December 28, 2012 / 4:30 PM / 5 years ago

COLUMN-Six ways to optimize your retirement portfolio in 2013

By John Wasik
    CHICAGO, Dec 28 (Reuters) - You may be waiting to optimize
your retirement portfolio, thinking that you should know what's
going on in Washington and Europe before you act.
    However, there are some changes you can set in motion right
now that could make a big difference down the road regardless of
what happens with the fiscal cliff, tax changes and Wall Street:
    1. Boost your contribution rate
    The longer you wait to contribute, the greater return you
will need to achieve your goals. Thanks to the compounding
effect, the more your contribute, the more you can accumulate
when dividends and appreciation are added. 
    Raise it as much as you can because even incremental changes
make a huge difference over time. Let's say you're 35, make
$75,000 annually and contribute 6 percent with a 100-percent
employer match. You start with $50,000 in your account now. If
you just bump your contribution rate to 7 percent, your balance
in 30 years would rise from $1.6 million to nearly $1.8 million,
according to In any case, you always want to
take advantage of the employer match, because it's free money.
    2. Align your allocation to your age
    Generally, the older you are, the more fixed-income you need
-- roughly matching your bond or guaranteed investment contract
portion to your age. Let's say you're 30 and you can afford to
take market risk. You'd want 30 percent in bonds and 70 percent
in stocks. A 60-year-old, conversely, would consider a 40
percent stocks, 60 percent fixed-income mix. 
    Target-date or "lifestyle" funds can do this for you, but
you have to check their allocations the closer you get to
retirement to see if you're comfortable with the stock mix. They
are all slightly different.
    3. Don't worry too much about taxes now, but have a tax plan
in mind.
    While it's hard to tell what Congress will do with the
fiscal cliff dilemma, no one has talked about eliminating the
tax break for 401(k)-type plan contributions, which are not
subject to federal taxes. You can contribute up to $17,500 in
2013; another $5,500 for those over 50 or for individual
retirement accounts. 
    Concerned about taxes down the road? That's reasonable.
Consider a contribution to a Roth IRA or Roth 401(k). The
contributions are taxable, although the withdrawals are not if
you hold money in these accounts for at least five years past
age 59 ½.
    4. Lower expenses to boost return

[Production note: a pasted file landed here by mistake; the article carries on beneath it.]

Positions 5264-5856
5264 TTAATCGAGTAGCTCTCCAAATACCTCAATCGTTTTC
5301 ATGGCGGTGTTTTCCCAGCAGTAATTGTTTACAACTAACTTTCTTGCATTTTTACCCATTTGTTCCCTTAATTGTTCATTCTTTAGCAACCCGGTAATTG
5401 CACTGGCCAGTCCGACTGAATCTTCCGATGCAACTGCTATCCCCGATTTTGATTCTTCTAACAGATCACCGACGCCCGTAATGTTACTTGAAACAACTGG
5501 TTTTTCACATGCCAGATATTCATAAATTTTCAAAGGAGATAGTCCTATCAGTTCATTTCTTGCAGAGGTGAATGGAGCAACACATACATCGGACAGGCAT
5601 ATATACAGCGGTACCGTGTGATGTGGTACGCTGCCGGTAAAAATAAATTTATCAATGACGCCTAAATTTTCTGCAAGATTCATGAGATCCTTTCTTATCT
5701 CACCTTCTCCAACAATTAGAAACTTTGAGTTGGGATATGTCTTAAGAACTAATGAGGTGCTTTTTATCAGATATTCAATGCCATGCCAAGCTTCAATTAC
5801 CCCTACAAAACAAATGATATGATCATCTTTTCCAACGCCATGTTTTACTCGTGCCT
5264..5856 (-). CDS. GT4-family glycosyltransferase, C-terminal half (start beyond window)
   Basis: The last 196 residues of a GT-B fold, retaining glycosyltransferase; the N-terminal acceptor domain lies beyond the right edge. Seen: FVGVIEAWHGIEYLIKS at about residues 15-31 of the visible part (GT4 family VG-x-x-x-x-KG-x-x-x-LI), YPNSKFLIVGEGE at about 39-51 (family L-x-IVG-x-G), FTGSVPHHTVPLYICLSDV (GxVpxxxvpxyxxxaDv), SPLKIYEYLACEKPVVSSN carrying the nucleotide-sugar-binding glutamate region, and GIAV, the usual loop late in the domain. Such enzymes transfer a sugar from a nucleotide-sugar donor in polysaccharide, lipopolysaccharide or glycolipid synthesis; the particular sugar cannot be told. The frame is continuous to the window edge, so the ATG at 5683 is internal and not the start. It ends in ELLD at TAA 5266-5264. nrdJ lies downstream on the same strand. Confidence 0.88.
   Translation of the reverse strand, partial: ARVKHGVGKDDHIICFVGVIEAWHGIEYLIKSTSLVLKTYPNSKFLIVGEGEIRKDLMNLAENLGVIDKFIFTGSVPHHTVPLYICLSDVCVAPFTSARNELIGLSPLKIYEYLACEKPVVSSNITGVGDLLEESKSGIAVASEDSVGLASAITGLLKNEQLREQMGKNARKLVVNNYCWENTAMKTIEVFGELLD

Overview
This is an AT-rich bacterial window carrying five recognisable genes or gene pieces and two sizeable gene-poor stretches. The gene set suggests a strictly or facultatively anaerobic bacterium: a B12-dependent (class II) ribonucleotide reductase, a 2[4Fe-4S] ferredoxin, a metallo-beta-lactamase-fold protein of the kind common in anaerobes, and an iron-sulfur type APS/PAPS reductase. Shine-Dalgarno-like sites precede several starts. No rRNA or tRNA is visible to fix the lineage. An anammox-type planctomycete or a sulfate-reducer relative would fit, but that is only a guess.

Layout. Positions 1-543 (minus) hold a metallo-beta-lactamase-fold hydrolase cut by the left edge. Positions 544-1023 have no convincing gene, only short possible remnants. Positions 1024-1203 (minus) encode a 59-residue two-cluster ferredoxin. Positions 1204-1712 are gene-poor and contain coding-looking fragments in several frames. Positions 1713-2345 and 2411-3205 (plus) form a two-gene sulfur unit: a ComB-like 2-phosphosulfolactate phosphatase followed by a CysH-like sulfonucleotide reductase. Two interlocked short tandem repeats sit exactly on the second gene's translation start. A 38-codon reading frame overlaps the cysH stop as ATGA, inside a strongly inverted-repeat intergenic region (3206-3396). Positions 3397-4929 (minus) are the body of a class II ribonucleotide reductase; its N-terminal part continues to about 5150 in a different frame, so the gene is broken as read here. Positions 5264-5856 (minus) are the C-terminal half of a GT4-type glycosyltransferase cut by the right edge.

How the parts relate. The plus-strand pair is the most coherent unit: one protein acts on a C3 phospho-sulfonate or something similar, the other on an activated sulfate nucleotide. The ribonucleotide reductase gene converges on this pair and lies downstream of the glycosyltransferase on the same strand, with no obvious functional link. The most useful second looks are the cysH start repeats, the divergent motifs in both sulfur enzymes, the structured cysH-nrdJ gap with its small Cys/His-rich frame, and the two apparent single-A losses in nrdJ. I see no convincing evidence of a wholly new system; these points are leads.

Surprisingly, low-cost index funds accounted for only 30
percent of the assets in top-rated 401(k) plans surveyed by
Brightscope for 2012. Every retirement plan should have index
funds to cover U.S. and international stocks, bonds and real
    Here's what you can do if you don't already have that setup:
You probably received a notice earlier this year detailing how
much each investment option is costing you. If any of your
individual funds cost more than 0.75 percent annually, you
should pick a different one. 
    If you don't have enough options in your company plan, you
can ask your employer to find cheaper index funds, which are
available for as low as 0.06 percent annually. If you do this,
you will easily boost your plan's performance without changing
the risk profile or allocation, and it will also pay you back
every year in the form of a higher net return.
    5. Buy constantly and hold
    Most people time the market badly. The best time to buy
stocks is during the dips. Most investors can't stomach this
idea, though. At the end of 2008, when stocks were really cheap,
401(k) investors only had 37 percent allocated to stocks, and at
the end of the dot-com bubble in 2002, investors had 40 percent
in stocks, according to the Employee Benefit Research Institute
    What you should do is invest during good times and bad. You
have no idea when bull and bear markets are going to start or
stop. So if you can afford to take the risk, take advantage of
the compounding over time.
    6. Cut back on your employer's stock 
    This could be the most dangerous holding in your portfolio,
concentrating a great deal of risk in one company. While you may
feel a need to be loyal to your employer, it's not in your best
interests. You'd be better off diversifying. 
    Look at what you sectors you don't have represented in your
portfolio. Asset classes that are typically under-represented
include real estate investment trusts, inflation-protected bonds
and global stocks/bonds. Fortunately, only 8 percent of those
surveyed by EBRI hold company stock. If this is still a major
holding in your portfolio, make some changes. This also applies
to holding single stocks.
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